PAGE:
About the Project
Making Metro Vancouver transit better
Metro Vancouver is a thriving region set to grow by one million people and more than 500,000 jobs in the next 25 years. As the region grows, a SkyTrain connection to UBC is crucial. It supports regional affordability, sustainability and economic growth by connecting research, health, innovation, employment and housing destinations across Metro Vancouver.
In 2022, TransLink released a new Regional Transportation Strategy that ensures the transit and transportation system keeps pace with our growing region. The new strategy sets out to add 300 kilometers to the rapid transit network, build out an 850-kilometre traffic-protected major bikeway network, and promote electrified and shared bikes, scooters and cars.
A rapid rail connection to UBC has been part of the long-term vision for Metro Vancouver’s transit strategy for years. The Broadway Subway project—extending the Millennium Line SkyTrain to Arbutus Street—is an important start and is now under construction but, on opening day in 2025, the majority of the line’s passengers will still have to wait for buses to get to and from campus. Now is the time to extend SkyTrain all the way to UBC and complete this long-standing regional transit priority.
The extension of SkyTrain to UBC is good for the region
Connecting UBC’s Vancouver campus to the broader community will have tremendous economic, social and environmental benefits for people living throughout the lower mainland. It will:
- link the region’s education, employment, research, innovation and health centres;
- improve access to affordable housing by opening housing options across the entire length of the line;
- increase sustainable transit usage along the entire length of the Broadway corridor, reducing congestion, GHG emissions and air contaminants while improving personal health and wellbeing; and,
- enable people in communities across Metro Vancouver to engage with the educational, research, cultural and employment opportunities at one of Canada’s leading universities.
UBC is advocating for the line be further extended to the Vancouver campus now. The university is committed to exploring, along with external partners, a financial contribution towards the regional share of this project to accelerate its completion, provided the contribution does not affect funding for UBC’s academic mission.
A unique partnership behind the UBC SkyTrain Extension
Extending the SkyTrain through the Jericho Lands now jointly owned and being developed by Musqueam, Squamish and Tsleil-Waututh First Nations provides a notable step toward reconciliation in BC. The three nations are working with the community to develop an inspiring, progressive and sustainable new neighbourhood on the 90-acre Jericho Lands. Connecting this development to the UBC Extension will further integrate the socioeconomic development aspirations of these nations into Metro Vancouver long-term planning, while creating thousands of new housing units for the region. The City of Vancouver and UBC signed a memorandum of understanding with the Musqueam, Squamish and Tsleil-Waututh First Nations committing to close partnership in an effort to extend SkyTrain from Arbutus to UBC. Learn more about the partnership.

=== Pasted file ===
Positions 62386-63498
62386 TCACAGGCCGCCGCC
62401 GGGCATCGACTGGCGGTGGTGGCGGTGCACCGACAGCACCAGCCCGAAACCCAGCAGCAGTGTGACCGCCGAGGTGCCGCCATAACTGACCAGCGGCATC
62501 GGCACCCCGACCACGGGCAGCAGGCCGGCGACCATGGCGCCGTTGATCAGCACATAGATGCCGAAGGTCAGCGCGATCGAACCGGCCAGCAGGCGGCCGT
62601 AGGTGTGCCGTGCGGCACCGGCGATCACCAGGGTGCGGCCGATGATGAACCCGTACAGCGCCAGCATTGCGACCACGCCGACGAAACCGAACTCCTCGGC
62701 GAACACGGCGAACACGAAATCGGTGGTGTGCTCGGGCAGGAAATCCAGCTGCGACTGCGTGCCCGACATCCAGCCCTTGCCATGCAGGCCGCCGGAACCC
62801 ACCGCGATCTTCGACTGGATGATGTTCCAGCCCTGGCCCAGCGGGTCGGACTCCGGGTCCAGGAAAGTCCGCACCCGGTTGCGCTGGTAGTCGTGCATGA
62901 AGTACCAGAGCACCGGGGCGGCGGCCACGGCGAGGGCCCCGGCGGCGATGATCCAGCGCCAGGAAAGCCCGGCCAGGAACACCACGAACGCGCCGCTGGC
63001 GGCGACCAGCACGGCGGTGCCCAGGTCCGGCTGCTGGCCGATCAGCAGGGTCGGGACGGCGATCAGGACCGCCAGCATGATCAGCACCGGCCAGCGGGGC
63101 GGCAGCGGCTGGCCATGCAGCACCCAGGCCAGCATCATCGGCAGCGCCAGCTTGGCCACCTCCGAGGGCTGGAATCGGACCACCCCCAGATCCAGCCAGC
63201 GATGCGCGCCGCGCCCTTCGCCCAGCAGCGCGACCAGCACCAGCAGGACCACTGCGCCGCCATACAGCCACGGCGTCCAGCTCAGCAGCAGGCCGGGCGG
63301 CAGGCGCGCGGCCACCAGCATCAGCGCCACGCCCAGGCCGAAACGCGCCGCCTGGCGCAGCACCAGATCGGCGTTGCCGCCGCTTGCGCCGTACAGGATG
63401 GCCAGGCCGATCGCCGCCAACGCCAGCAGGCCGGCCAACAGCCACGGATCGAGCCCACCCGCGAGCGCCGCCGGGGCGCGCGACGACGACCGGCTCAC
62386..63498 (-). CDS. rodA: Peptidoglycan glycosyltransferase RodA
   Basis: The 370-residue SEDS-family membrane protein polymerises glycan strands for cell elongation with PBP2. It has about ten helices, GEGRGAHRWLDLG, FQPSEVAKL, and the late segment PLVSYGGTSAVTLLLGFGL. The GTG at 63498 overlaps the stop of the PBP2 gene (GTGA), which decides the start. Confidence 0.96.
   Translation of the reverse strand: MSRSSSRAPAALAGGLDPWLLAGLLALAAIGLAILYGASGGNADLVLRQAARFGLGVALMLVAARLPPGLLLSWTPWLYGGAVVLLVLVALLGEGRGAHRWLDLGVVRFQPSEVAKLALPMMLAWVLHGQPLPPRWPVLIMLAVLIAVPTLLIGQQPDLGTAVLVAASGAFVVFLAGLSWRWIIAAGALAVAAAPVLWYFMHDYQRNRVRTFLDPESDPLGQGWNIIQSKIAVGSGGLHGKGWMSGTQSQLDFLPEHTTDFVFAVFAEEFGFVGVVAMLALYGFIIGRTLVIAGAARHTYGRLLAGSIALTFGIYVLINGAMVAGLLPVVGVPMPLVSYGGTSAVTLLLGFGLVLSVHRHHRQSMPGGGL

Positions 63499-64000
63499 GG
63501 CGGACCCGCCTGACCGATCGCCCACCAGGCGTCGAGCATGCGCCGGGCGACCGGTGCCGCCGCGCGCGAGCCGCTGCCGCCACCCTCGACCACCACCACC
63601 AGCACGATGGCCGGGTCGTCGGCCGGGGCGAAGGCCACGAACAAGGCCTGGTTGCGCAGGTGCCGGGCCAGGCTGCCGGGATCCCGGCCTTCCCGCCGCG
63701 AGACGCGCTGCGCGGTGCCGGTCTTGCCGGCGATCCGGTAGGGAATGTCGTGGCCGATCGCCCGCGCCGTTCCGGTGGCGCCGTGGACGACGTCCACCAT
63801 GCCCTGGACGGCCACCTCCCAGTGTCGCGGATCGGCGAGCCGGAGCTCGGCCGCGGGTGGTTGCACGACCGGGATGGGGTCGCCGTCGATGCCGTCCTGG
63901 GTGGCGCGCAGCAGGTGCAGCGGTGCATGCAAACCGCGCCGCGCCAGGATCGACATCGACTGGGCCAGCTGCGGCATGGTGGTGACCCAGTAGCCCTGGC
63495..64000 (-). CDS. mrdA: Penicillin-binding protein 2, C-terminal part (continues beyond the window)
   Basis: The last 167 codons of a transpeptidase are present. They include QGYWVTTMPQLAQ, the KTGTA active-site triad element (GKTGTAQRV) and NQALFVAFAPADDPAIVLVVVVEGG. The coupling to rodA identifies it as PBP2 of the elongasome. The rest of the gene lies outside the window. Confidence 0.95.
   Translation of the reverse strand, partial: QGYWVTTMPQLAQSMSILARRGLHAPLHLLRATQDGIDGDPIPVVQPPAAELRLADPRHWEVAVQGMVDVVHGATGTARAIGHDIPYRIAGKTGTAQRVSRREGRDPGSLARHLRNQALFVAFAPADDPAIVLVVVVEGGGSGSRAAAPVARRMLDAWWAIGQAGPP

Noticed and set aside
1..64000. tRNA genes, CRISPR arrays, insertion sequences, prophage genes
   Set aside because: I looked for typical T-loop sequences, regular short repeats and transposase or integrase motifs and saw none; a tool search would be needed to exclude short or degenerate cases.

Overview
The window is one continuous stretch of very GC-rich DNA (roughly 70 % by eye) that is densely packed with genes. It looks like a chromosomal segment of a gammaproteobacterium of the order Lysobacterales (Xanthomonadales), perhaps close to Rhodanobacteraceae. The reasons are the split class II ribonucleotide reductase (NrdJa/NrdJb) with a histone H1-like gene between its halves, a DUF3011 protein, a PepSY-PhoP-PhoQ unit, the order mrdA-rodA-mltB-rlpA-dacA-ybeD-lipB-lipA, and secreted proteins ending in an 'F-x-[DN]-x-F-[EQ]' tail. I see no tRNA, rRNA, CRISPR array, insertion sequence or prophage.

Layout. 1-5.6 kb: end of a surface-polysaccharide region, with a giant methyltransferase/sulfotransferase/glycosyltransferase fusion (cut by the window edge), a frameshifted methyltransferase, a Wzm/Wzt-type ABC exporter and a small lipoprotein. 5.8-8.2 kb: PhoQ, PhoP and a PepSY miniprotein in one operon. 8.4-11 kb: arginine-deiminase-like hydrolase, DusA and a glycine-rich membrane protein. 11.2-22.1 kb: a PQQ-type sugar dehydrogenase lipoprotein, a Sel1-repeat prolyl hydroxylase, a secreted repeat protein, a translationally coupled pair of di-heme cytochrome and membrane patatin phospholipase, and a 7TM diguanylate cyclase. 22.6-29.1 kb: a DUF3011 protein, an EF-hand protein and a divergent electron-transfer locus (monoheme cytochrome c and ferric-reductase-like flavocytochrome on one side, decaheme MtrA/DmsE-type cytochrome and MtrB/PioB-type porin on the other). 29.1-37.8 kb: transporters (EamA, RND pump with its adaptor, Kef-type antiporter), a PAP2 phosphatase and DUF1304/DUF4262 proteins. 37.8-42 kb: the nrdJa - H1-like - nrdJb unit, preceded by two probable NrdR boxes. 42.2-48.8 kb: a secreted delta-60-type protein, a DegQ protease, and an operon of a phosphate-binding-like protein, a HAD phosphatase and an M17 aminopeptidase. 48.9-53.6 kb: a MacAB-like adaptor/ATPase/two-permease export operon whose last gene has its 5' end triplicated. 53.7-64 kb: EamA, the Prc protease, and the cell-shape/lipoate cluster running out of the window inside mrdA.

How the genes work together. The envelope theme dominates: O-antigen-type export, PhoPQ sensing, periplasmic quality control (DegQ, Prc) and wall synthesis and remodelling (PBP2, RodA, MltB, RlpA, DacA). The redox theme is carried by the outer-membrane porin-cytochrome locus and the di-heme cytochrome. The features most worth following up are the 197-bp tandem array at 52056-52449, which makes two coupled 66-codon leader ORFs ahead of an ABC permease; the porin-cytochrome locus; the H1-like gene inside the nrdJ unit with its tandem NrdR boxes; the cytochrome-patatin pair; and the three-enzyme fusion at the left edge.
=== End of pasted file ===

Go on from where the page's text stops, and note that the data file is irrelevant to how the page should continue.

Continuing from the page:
Metro Vancouverites say yes! to the project
In April and May of 2021, TransLink surveyed over 15,000 people from across Metro Vancouver and found that 92% of respondents support the extension of SkyTrain to UBC. People who live further from UBC, beyond the City of Vancouver, were even more likely to say they support the extension (93% support). Read the report and learn more about this current phase of work.
A poll commissioned by UBC also confirms that residents from across Metro Vancouver agree with the regional mayors. A full 82% of survey respondents said they supported extending the Millennium Line all the way to UBC and 60% said the extension should be considered a regional priority.
Planning is underway
TransLink is currently undertaking technical planning work. This, along with the feedback TransLink received from a public engagement process completed in April–May 2021, will help confirm the objectives of a potential SkyTrain extension to UBC, and evaluate possible route options and station locations.
Learn more about the project timeline and what’s happening now.
UBC remains committed to exploring a meaningful financial contribution
UBC is exploring a financial contribution to the regional share of the project, provided the contribution does not divert any funding from the academic mission. Funding will not be derived from the provincial operating grant, current endowments, research funding nor student tuition.
A UBC contribution to rapid transit could take many forms:
- Land for stations – Land for routes and stations comprise a major part of rapid transit costs. UBC could contribute land for stations on campus.
- Charges Collected from Developers – Local governments collect charges from developers to pay for the infrastructure and amenities that support growth. UBC collects charges from market land development, some of which could support rapid transit construction costs.
- Transit-Enabled Revenue – Rapid transit can help generate new revenue. For UBC, some revenue could come from land development as well as from more people accessing the campus for recreation, culture and services. This new revenue will only be realized with a SkyTrain connection to campus.